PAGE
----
Enhancements to Popular Online FamilySearch Catalog


SALT LAKE CITY-FamilyLink.com, Inc. has teamed with FamilySearch to
 improve the user experience of the FamilySearch Catalog for
 millions of people worldwide by adding new Web 2.0 functionality and
 enhancements. The improvements will also enable users to spend research time
 more efficiently by directing them to the information that will
 generate the quickest results.

FamilyLink.com's improvements to the catalog will make it searchable by
 major online search engines and allow users to annotate item
 descriptions-increasing their accuracy and enriching the content. 

FamilySearch's FamilySearch Catalog is used extensively by
 genealogy enthusiasts. It is a window to the vast collection of
 genealogical resources amassed by The Church of Jesus Christ of Latter-day
 Saints over the past 100 years-millions of microfilms, fiche, and books from
 110+ countries throughout the world.

Genealogists use the popular online catalog to see if FamilySearch has
 any material that can help them in their research. Materials are then
 requested through one of FamilySearch's 4,500 local family history
 centers worldwide.

"The enhancements FamilyLink.com will help make to the Family History
 Library Catalog will increase its usability and exposure. Beginners will
 find it particularly easier to navigate, and searching and browsing
 will be more rewarding," said Paul Nauta, Manager of Public Affairs,
 FamilySearch.
 

Improved Searching

Upgrades to the FamilySearch Catalog will allow it to be
 combed by the major Web search engines. That means Web searches done by
 millions of family history enthusiasts who may not have been familiar with
 the rich content of the FamilySearch Catalog will now
 discover exciting new sources to assist them in their genealogy pursuits.

In a typical search of the FamilySearch Catalog, users first
 identify known facts about a family and then go through a step-by-step
 process to locate records. Newly integrated FamilyLink.com tools will
 help users better identify information. Guided searches will help users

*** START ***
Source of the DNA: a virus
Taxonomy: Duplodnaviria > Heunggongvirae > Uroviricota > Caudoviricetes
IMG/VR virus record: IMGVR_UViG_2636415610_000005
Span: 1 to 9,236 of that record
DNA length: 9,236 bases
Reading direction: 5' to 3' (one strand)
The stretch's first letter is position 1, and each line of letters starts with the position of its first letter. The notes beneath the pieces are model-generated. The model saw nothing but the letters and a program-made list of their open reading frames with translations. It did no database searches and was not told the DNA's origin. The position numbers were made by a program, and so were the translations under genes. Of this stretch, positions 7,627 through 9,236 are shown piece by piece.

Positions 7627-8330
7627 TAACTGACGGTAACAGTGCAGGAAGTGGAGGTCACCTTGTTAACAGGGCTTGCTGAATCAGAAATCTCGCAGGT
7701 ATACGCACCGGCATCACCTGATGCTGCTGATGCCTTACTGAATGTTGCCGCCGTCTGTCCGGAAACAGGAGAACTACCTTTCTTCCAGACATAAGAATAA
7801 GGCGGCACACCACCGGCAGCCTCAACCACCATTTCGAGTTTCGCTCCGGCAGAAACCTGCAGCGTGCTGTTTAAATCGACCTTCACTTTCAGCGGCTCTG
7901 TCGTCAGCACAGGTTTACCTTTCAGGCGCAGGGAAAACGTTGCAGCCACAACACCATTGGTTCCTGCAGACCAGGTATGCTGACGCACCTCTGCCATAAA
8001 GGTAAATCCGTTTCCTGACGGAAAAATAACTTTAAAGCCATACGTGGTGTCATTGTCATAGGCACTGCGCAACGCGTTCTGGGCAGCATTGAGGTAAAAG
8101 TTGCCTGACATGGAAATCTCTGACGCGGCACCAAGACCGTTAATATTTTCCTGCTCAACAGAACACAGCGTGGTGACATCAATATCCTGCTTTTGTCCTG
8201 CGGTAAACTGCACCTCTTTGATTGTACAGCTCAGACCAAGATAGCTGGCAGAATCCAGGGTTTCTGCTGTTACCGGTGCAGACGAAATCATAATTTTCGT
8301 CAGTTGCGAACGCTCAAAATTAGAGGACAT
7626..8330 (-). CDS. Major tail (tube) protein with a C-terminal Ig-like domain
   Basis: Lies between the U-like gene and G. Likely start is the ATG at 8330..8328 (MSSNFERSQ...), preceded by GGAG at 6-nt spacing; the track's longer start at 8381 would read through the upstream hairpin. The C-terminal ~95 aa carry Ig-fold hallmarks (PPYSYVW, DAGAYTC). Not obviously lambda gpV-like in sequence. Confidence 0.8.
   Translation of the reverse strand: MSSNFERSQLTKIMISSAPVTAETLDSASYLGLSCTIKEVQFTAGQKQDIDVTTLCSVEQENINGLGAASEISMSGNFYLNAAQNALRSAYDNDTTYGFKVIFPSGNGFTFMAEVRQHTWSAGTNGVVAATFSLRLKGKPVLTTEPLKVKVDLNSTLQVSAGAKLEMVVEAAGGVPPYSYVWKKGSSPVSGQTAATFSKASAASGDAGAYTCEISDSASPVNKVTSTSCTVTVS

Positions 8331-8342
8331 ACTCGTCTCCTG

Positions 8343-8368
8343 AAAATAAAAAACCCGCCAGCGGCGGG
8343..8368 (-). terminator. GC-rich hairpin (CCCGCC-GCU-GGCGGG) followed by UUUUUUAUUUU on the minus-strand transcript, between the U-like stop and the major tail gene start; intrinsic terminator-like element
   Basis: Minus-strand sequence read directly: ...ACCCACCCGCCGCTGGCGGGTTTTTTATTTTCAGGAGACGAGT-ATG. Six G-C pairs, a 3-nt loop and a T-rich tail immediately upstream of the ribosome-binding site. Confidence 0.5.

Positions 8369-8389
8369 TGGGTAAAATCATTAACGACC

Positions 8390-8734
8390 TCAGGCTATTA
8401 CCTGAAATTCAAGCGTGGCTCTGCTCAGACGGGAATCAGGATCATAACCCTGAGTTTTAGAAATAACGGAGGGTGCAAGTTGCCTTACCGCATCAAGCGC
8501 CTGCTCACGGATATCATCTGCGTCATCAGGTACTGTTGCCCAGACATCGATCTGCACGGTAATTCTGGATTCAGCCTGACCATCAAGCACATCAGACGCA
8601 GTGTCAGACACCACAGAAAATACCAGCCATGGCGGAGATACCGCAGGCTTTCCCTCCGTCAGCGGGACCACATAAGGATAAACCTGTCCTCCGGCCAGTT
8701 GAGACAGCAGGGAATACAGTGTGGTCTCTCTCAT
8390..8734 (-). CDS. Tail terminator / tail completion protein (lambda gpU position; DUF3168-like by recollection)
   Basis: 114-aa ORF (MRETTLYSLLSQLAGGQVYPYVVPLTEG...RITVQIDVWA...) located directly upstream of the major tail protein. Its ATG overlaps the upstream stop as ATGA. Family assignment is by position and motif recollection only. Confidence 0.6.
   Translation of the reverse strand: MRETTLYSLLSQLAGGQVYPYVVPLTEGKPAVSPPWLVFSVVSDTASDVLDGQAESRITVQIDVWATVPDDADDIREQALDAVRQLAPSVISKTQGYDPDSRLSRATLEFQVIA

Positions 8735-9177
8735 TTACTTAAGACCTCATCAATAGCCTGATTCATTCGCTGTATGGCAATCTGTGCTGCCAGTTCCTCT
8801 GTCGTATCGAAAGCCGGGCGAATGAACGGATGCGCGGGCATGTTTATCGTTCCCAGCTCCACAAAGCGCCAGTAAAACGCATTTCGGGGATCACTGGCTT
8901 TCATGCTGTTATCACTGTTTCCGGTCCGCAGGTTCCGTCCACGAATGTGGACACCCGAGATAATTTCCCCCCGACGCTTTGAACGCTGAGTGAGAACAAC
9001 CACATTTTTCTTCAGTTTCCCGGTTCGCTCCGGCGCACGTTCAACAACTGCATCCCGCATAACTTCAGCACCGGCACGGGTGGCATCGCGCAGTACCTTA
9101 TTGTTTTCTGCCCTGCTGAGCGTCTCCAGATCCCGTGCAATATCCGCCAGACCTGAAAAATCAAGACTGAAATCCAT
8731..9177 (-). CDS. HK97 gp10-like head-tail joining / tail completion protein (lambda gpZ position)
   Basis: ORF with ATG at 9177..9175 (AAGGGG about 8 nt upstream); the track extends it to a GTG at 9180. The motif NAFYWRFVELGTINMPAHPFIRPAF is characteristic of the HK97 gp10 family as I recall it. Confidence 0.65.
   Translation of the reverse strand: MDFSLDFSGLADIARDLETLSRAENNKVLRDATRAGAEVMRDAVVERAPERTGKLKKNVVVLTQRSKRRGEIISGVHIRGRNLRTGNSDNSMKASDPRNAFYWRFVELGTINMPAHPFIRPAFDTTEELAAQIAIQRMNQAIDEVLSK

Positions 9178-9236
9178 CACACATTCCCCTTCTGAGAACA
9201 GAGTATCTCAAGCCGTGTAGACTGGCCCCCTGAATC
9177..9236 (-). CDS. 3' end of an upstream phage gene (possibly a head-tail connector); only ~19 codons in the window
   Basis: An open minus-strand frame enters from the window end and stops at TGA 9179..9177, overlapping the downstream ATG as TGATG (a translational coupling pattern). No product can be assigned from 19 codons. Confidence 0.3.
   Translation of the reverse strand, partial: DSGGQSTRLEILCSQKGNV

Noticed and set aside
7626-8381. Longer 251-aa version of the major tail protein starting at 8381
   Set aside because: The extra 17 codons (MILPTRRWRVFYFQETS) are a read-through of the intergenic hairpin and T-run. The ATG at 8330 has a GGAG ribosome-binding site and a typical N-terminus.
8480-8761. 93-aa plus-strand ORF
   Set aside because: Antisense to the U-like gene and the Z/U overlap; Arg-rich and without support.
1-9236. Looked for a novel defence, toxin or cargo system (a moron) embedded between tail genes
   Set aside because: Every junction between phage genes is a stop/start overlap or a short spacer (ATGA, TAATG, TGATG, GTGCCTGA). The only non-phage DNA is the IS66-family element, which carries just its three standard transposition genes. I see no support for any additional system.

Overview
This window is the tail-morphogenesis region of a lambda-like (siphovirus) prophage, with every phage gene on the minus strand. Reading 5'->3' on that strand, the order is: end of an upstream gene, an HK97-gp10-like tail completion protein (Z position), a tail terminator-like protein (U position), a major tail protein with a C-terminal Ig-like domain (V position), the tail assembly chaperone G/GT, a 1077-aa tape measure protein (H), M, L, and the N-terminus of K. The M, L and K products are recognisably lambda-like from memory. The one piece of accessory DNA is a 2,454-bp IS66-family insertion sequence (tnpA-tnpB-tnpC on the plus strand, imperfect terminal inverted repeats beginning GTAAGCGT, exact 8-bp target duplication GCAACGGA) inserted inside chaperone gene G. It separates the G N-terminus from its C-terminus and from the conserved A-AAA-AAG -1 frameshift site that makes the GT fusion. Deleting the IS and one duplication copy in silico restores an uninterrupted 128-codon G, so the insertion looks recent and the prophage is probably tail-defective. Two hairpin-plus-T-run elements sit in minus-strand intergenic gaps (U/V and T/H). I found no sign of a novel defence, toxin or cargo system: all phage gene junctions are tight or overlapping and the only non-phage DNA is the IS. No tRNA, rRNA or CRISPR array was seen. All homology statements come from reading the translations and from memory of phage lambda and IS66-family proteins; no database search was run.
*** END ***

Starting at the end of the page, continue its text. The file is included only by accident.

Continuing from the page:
decide what they want to learn about their families, point them to
 relevant records, help them obtain and search the records, provide clues to
 more information, and assist them with the application of the new
 information.

As part of the enhancement, FamilyLink.com will make searches more
 useful by allowing the user to browse, sort (by popularity, relevance, most
 used, etc.), and perform multiple searches. A new "probability engine"
 feature will calculate the likelihood that a particular source
 contains the desired item. It will also be able to search across someone's
 entire family tree to determine which ancestry lines have the highest
 likelihood of success based on known sources.

 "We are excited to work with FamilySearch and to add this extensive
 catalog to our database collections," said Paul Allen, CEO,
 FamilyLink.com, Inc. "We have looked at doing this collaboration for quite a while.
 We will enhance the catalog by connecting it with new innovative tools,
 along with the best resources of our WorldVitalRecords.com databases,
 the FamilyLink.com social networking site, and our We're Related
 application in Facebook. Putting all of these resources together will
 dramatically change the meaning of 'search' in genealogy."
 

Social Networking

FamilyLink.com will also add an annotation feature that will encourage
 user contributions and make the catalog much more dynamic and current.
 Users will be able to add or suggest a new source, enhance an existing
 source by adding a place (location) or a time period, and rate and
 review a source based on its usefulness.  

Another enhancement to the FamilySearch Catalog will be its
 increased interactivity. Every entry in the catalog will link to an
 online or digital source, if available. The user will then be able to link
 directly to the publisher, buy the book, or search for the nearest
 copy.

"FamilySearch is excited to work with FamilyLink.com to enhance the
 FamilySearch Catalog. They are leaders in the Social Networking
 space and will greatly enhance and extend the catalog and its
 usefulness to millions of people," said Ransom Love, FamilySearch Director of
 Strategic Relations. "We hope this is the first of many other possible
 opportunities for FamilySearch to outsource key infrastructure components
 to innovative companies like FamilyLink.com. They will receive access
 to key resources to help them grow much quicker and FamilySearch's
 assets will be upgraded and extended in return."

"We know that search traffic will increase on both the FamilyLink
 services and FamilySearch's site when users discover the new guided search
 tools," said FamilyLink.com President David Lifferth. "Last month we had
 over 700,000 unique visitors and 8.5 million page views. We are
 predicting that these numbers will more than double after the first quarter
 of use."